5 Things to Know When You Approach Someone With a Visual Impairment

More often than not, I get stares and comments as a person with a severe visual impairment. Whether my face is planted a few inches from a computer monitor or I’m nose to nose on a smart phone, my behavior tends to send wandering eyes into a tizzy.

I often find stares to have a predatory-like feeling. It’s as if I’m lunch for someone’s alligator, and the alligator in question is known as curiosity.

Mandy Ree The Mighty
Mandy standing next to a statue of an alligator

Curiosity can be a good thing if handled right. If I’m offered help or someone says “take your time,” I will gladly be more open about my needs.

But when it comes to question upon question or uneducated comments regarding my intelligence and my ability to read, that’s when I feel trapped in the jaws of the gator and I tend to shut down.

I’ve been trying to be more open to explaining my disability to others, but too often, it becomes a hassle, a round of 20 questions that never ends past question 20.

I only have so much patience to deal with such situations. If I’m not asked about my disability in the right way, I simply don’t answer due to too much heartache. So here are some tips for approaching me or anyone with a visual impairment:

1. Don’t state the obvious.

Questions like, “Are you blind?” irk me to no end. No, my nose is pressed against my phone to help me get good reception!

2. Don’t question my intelligence.

My eyes might not work correctly, and it affects my ability to read small print or cursive writing. But it doesn’t mean I don’t understand the context of what is written; I just can’t see it. Plain and simple. Make the font size bigger, print instead of write and offer to help read to me, which brings up my next point:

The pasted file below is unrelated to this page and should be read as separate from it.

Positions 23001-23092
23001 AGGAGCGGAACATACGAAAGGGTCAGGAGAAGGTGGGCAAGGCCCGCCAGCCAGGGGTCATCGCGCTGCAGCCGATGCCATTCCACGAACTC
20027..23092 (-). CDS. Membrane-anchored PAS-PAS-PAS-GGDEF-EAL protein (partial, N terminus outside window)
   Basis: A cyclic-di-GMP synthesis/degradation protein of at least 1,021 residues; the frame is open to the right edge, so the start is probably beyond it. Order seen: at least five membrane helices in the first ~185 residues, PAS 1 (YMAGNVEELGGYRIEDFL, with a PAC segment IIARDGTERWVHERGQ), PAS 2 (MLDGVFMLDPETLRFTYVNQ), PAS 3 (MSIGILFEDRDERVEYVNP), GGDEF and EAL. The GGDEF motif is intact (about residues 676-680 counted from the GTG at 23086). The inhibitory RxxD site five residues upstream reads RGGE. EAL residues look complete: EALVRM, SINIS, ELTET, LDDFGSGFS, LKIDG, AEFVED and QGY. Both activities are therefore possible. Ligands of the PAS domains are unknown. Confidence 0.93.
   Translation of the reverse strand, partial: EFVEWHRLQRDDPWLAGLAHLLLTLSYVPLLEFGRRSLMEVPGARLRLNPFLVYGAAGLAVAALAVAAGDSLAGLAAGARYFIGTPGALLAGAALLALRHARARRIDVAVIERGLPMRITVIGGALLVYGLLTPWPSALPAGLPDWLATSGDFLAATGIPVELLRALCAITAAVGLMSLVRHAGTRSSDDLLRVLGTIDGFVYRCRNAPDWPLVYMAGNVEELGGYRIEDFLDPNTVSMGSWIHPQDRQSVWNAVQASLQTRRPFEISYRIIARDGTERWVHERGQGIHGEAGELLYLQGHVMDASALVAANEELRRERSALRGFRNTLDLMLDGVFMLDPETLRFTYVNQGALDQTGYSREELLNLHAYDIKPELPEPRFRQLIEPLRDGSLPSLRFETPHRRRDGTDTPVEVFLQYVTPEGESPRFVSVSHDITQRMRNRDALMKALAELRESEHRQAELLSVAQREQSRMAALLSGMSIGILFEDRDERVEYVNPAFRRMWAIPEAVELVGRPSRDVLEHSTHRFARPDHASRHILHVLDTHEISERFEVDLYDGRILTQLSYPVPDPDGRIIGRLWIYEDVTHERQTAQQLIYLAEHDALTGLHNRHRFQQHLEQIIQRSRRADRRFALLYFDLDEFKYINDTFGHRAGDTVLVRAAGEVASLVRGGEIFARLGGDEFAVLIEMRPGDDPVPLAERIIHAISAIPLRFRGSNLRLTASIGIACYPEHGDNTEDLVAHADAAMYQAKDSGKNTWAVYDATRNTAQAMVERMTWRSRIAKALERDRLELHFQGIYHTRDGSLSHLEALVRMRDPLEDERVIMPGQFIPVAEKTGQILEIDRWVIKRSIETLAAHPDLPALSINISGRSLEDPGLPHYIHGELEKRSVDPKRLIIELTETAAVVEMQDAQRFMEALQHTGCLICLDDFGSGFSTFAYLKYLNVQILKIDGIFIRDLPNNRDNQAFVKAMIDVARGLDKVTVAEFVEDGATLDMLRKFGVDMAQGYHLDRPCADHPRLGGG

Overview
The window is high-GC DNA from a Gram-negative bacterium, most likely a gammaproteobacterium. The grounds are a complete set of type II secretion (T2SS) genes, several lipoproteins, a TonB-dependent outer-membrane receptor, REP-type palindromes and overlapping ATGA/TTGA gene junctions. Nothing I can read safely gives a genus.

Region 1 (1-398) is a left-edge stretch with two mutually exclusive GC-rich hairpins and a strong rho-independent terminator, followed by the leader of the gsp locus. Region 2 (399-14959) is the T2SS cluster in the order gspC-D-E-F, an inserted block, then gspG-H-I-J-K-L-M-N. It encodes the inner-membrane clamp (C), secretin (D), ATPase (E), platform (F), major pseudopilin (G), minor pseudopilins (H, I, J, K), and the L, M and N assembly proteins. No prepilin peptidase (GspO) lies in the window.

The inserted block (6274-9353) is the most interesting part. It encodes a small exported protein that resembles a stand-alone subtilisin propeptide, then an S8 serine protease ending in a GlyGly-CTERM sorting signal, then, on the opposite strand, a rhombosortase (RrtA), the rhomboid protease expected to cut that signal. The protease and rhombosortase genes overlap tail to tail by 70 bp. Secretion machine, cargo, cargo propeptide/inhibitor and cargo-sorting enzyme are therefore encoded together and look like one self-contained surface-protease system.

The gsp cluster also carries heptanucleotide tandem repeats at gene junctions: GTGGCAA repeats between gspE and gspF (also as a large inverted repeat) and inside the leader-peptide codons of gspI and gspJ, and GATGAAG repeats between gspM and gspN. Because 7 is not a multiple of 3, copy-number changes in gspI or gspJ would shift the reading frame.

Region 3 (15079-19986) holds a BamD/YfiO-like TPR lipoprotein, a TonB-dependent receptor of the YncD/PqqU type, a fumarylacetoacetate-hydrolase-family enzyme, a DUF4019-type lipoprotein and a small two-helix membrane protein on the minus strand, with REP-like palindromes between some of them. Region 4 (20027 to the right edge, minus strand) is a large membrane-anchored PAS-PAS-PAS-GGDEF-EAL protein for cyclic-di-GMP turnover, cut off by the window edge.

3. Help me!

Some things are just not in my control when it comes to printed documents that are handed to me. If I’m struggling and ask for help, please kindly offer it. Don’t belittle me because I’m having a hard time. I’m sorry I’m such an inconvenience. But sometimes, things like this are an inconvenience to me. Be helpful and patient.

4. Go easy on the questions.

I’m the kind of person who doesn’t appreciate having to answer so many questions about what I deal with. I’m a “Cliff Notes” kind of girl and prefer to answer only the basic facts about my condition. Unless I know you on a personal level, I’d rather keep the conversation people-focused and leave the disability as a second thought. Now, in this case, your results may vary depending on the personality of the person. I’m more of an introvert and need to get to know you better before I answer any questions in detail. Now if you’re a child, I might tweak that train of thought a bit. Children are curious and that’s a good learning opportunity for them.

Mandy taking a selfie in front of balloons

5. Introduce yourself to me, even if I already know you.

Face recognition is not one of my many traits. If you are staring at me because you might know me or get mad because I don’t acknowledge you, don’t take it personally. I just can’t see who you are. Even when you wear a name tag, it still doesn’t help. Treat me like a new friend every time until I can pinpoint who you are by voice or repetition.

Again, and I can’t stress this enough, a visual impairment affects my eyes only, not my intelligence.

And although I may not see you doing it, I know you’re there. It’s like a sixth sense. Come up and say hi. Treat me like a person first. Ask questions if needed but don’t make it a big deal. Focus on what I can do and worry about the rest later.

Follow this journey on Legally Blind Bagged.

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